Migraines Linked to Higher Risk of Heart Disease and Stroke in Women. A picture of hands around a person's head

Women who experience migraine with aura have an increased hazard of cardiovascular disease according to a study published in The Journal of Headache and Pain. In the study, researchers collected data from about 28,000 participants of the Women’s Health Study (WHS) to estimate the effect of nonmigraine headache and migraine.  The participants, all 45 years and older, were followed during a median of 22.7 years. During the time frame, 5,222 women reported having migraine, 1,440 experienced migraine with aura, and 2,200 experienced migraine without aura.

Research found that women who suffer from migraine with aura have a 50% increased risk of heart attack, stroke or open heart surgery compared to women who do not have migraines. Specifically, the risk of heart attack is 39% higher, stroke is 62% higher, and heart surgery is 73% higher. These associations remained even after other risk factors such as age, high blood pressure, and smoking status, were accounted for.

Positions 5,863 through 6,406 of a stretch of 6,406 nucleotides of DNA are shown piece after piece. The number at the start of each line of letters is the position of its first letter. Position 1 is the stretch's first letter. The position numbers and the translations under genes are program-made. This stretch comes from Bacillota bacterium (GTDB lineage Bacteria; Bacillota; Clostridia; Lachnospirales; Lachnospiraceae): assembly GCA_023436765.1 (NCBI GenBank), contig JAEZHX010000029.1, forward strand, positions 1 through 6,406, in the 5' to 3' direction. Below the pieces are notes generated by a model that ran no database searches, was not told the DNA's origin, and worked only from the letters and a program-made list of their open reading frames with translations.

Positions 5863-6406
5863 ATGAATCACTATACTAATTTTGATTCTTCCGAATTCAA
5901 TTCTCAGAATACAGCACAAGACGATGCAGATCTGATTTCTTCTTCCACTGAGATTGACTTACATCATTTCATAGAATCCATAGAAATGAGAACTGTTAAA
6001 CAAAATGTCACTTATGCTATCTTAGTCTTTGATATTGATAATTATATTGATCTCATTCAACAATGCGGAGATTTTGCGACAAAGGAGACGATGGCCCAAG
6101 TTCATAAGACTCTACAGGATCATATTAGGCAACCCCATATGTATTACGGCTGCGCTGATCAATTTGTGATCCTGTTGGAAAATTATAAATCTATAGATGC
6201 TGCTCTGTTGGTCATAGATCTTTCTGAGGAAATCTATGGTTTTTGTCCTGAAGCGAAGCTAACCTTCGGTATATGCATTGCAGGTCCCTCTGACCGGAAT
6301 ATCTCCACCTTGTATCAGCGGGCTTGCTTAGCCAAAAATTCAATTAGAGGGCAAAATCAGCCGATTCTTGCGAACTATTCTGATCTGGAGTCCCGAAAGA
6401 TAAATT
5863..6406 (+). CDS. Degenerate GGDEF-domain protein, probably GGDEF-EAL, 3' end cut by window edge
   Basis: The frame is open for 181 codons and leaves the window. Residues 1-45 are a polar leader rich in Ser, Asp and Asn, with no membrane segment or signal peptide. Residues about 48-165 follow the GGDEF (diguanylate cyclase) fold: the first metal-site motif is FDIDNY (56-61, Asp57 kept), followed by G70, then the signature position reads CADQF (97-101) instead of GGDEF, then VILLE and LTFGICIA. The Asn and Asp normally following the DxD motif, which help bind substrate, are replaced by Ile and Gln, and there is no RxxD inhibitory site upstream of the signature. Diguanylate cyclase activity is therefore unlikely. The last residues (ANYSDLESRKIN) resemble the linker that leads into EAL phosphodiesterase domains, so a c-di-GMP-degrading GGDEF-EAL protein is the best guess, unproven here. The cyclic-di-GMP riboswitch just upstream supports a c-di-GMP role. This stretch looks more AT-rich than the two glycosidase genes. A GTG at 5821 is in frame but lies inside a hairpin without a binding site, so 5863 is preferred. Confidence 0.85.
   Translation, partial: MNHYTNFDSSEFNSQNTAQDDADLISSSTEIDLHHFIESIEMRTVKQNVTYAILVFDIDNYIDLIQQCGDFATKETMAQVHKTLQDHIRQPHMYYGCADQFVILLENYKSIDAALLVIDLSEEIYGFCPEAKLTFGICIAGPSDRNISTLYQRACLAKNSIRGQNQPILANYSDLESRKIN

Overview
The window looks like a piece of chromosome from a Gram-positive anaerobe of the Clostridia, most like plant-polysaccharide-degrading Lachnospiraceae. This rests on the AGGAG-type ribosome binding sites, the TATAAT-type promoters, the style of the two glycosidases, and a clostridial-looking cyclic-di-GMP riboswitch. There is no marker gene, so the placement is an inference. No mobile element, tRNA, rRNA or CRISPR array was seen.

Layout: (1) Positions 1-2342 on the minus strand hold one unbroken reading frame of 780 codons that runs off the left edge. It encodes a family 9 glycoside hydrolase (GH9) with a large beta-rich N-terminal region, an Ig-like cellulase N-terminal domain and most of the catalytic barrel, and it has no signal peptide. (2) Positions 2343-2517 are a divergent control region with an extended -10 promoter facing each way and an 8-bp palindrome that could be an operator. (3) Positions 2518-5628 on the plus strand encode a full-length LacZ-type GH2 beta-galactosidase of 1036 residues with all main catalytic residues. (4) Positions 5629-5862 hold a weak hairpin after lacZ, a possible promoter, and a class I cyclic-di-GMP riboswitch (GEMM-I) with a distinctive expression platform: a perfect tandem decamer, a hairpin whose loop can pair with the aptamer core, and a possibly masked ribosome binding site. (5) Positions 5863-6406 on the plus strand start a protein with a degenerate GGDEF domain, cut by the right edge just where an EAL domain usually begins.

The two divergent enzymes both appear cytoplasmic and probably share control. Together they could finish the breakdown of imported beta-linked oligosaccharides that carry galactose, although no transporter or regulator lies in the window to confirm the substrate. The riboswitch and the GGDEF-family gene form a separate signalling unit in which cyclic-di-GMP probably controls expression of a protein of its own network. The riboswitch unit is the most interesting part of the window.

This study only included women. The study would need to be duplicated to see if men may be affected similarly. However, study authors encourage those who have migraine headaches to have their doctor evaluate cardiovascular risk. There are other ways to lower risk of heart disease such as a healthy diet, daily exercise, and managing blood pressure.

Sources:

Rohmann JL, Rist PM, Buring JE, Kurth T. Migraine, headache, and mortality in women: a cohort study. The Journal of Headache and Pain. 2020 Dec;21(1):1-8.

Kurth T, Winter A, Eliassen A, et al. Migraine and risk of cardiovascular disease in women: prospective cohort study. BMJ, 2016; 353:i2610.

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